Friday, 17 May 2019 10:16

Correction: An earlier version of this article wrongly attributed the comparison of Daphne Caruana Galizia with Joan of Arc to Ranier Fsadni. The correct attribution is to Steve Flinders.


Continues from yesterday’s article on ‘the role of capital’.

Part 6: Malta’s Joan of Arc

Steve Flinders compared Daphne Caruana Galizia to Joan of Arc.

Daphne was no saint but, in a secular sense,  the analogy is apt. Both were homely innocuous ladies who took on a larger than life vocation. Both shared a steadfast passionate commitment to the truth and resistance to oppressive abuse of power. Both were treacherously executed in the same manner in the prime of their lives. Both were vilified during their short lives because of their mission.

Joan’s mission relied on her ‘voices’ which she resolutely defended despite scornful public scepticism. Daphne resolutely protected her own informants or ‘voices’. Both were let down in their last days by the people they were striving to help, the Dauphin and the Nationalist faction that scapegoated her for the election defeat, playing to Labour’s tune of attempting to isolate her.

The circumstances in which they lived were not too dissimilar as well. France and England were one country under English Plantagenet rule. The French were dominated and disenfranchised by their English overlords. The French were abused, misruled, demoralised, powerless and humiliated.

The political partisanship was intense and violent. The French leadership was uninspiring and wavering. In this impoverished milieu, infighting, betrayals, opportunism and self-defeatism abounded among the French.

The situation is reminiscent of Mintoff’s Malta. Malta’s history post-independence has been marred by Mintoff’s mad dog approach to politics. Because of his obsession with the class struggle, he raised partisanship to a fever-pitch and ruled his party on feudal lines. Labour governed on apartheid lines, his supporters treated as first-class citizens living off the other class.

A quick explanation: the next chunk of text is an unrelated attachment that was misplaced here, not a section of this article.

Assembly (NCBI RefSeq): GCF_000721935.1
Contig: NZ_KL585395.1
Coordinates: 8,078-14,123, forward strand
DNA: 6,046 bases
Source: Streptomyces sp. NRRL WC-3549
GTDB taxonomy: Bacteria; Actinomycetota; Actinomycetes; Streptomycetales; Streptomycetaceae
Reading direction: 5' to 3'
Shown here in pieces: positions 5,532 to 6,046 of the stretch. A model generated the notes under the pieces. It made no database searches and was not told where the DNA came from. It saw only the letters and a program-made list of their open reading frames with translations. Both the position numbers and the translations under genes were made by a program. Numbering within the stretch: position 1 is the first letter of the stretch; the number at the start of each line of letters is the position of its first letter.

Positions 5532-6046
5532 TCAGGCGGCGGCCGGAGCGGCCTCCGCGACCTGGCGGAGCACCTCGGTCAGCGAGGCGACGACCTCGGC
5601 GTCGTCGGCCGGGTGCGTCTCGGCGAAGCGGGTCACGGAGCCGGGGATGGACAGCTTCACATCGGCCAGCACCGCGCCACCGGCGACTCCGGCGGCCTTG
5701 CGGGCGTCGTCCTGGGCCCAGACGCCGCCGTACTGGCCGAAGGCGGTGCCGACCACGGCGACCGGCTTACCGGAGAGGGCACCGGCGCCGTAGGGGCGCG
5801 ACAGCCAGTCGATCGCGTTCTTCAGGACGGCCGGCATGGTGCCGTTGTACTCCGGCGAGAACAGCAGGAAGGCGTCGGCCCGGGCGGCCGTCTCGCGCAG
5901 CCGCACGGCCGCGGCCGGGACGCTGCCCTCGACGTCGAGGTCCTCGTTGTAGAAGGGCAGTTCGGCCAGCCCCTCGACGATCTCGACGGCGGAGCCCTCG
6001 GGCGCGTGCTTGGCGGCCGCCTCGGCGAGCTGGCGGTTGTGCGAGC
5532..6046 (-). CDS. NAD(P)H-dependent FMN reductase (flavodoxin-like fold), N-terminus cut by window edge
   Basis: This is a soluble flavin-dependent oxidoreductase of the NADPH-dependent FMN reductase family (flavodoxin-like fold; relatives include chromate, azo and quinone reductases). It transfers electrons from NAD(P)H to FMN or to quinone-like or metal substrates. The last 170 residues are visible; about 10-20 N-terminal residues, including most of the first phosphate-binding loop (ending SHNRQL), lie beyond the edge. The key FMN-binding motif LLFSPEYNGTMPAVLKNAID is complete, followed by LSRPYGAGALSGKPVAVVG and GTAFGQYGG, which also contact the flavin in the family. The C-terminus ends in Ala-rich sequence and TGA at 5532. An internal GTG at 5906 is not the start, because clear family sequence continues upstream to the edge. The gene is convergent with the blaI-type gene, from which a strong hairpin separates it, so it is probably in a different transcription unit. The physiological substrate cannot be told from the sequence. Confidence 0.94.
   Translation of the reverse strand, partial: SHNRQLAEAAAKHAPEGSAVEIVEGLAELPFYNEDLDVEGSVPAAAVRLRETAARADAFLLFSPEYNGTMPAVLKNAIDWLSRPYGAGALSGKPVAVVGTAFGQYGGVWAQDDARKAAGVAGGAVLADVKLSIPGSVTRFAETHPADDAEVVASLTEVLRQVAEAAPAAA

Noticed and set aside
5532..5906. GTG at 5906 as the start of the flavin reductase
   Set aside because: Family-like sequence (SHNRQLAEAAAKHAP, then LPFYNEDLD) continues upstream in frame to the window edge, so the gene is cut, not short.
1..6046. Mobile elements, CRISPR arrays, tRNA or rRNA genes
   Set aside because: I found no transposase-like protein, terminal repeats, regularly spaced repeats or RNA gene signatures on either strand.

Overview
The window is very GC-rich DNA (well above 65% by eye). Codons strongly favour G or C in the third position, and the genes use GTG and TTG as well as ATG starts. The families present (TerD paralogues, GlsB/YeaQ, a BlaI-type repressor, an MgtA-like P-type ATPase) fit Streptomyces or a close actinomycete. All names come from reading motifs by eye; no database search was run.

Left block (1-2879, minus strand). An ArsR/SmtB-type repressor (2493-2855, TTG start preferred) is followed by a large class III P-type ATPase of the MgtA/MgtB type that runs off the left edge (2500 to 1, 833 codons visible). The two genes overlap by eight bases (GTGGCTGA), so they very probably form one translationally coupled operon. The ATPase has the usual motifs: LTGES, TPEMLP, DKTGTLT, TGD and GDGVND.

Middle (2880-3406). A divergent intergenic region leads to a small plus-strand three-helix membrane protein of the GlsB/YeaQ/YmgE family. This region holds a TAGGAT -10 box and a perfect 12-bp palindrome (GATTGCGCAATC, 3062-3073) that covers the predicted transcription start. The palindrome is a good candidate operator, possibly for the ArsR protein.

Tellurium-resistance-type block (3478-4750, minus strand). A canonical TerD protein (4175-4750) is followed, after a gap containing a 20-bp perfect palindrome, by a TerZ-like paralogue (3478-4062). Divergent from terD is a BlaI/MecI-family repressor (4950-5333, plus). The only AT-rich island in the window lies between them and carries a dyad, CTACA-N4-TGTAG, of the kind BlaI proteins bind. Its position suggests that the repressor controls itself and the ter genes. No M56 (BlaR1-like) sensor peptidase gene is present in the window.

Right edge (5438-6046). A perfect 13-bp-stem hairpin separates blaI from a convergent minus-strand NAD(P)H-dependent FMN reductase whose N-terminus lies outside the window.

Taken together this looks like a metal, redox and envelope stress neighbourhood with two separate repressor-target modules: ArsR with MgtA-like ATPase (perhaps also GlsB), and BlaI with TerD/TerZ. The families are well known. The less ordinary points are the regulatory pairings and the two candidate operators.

Dom Mintoff spitefully cut off Sliema’s water supply for three months at a stretch whereas other districts had their water supply cut off two or three days a week. Life under Mintoff for the Sliema residents was a veritable drought. By royal decree, Mintoff’s Labour declared certain areas as off-limits to the political infidels: a de facto annexation of sections of Maltese territory. The only departure from Labour’s apartheid policies was when Joe Brincat decided to award social housing by lottery. But then Labour punished him as he failed to be elected in the consequent general election. The country was impoverished and the standard of living was low.

Daphne’s treatment at the hands of Labour was a slow motion rendition of Joan’s illegal trial – a tragic saga of harassment, intimidation, manipulation, depersonalisation and retribution against her and her family.

In life, Joan achieved little apart from capturing the imagination of a nation: only a modest victory over the English after almost a century of successive defeats. She was more powerful posthumously as her tragic death rallied and galvanised the French to eventually rout the English after many years. That set the basis of a reconstruction of the French state that never looked back thereafter.

The ‘Joan of Arc’ figure in Mintoff’s time was Eddie Fenech Adami. Mintoff feared his inner spiritual strength, courage, capability, self-sacrifice in the pursuit of the common good, magnanimity and incorruptibility – virtues that have never existed in Labour’s leadership. He was to provide the rallying point in his new centrist, catch-all party, encompassing different factions.

Now, the conditions in Malta are becoming somewhat similar to Mintoff’s time. The opposition is demoralised, divided and leaderless. And there do not seem to be any inspiring leaders on the horizon. Even though Labour is performing poorly, the opposition cannot rally.